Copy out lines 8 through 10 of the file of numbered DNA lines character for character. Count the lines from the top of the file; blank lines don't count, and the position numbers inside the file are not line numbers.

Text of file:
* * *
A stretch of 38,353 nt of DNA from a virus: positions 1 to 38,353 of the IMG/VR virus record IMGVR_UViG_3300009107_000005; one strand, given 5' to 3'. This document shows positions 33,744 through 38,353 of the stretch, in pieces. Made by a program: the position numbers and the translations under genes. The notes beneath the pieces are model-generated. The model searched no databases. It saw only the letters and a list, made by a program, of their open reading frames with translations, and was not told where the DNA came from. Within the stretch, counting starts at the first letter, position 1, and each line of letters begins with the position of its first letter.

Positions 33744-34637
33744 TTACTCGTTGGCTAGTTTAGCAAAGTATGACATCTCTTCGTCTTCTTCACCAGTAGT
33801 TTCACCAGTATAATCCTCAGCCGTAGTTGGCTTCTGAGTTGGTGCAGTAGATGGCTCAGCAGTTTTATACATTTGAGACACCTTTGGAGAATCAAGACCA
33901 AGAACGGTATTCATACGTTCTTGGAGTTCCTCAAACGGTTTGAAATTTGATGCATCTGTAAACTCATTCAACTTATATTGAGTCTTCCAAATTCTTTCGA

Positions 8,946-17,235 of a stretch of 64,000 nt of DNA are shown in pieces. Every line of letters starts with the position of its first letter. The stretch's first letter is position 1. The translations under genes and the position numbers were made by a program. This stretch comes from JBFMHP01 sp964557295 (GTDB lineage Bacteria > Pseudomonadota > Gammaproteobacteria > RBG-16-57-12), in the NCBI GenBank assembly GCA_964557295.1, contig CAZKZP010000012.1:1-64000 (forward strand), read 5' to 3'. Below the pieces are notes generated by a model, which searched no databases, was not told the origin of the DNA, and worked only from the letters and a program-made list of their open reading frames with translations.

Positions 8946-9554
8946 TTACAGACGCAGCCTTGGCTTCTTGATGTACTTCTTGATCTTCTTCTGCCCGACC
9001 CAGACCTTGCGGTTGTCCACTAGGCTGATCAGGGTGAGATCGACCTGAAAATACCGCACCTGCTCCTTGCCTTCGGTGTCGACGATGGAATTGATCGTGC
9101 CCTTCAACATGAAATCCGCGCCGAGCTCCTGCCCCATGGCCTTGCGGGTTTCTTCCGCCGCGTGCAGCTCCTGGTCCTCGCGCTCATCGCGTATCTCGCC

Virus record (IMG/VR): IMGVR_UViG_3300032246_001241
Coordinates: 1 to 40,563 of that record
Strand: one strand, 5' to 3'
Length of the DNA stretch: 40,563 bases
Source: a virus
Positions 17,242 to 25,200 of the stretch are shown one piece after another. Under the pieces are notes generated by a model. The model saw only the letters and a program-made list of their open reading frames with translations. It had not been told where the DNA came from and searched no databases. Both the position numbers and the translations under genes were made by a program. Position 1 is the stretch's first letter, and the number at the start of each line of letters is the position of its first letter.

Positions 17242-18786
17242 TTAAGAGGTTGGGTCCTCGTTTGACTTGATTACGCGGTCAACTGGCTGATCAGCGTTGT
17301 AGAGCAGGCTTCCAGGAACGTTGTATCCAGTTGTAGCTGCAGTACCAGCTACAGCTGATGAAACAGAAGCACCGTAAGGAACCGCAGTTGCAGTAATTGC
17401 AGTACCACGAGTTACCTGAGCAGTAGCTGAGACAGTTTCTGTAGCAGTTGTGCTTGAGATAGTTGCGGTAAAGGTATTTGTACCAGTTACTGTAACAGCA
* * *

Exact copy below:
8946 TTACAGACGCAGCCTTGGCTTCTTGATGTACTTCTTGATCTTCTTCTGCCCGACC
9001 CAGACCTTGCGGTTGTCCACTAGGCTGATCAGGGTGAGATCGACCTGAAAATACCGCACCTGCTCCTTGCCTTCGGTGTCGACGATGGAATTGATCGTGC
9101 CCTTCAACATGAAATCCGCGCCGAGCTCCTGCCCCATGGCCTTGCGGGTTTCTTCCGCCGCGTGCAGCTCCTGGTCCTCGCGCTCATCGCGTATCTCGCC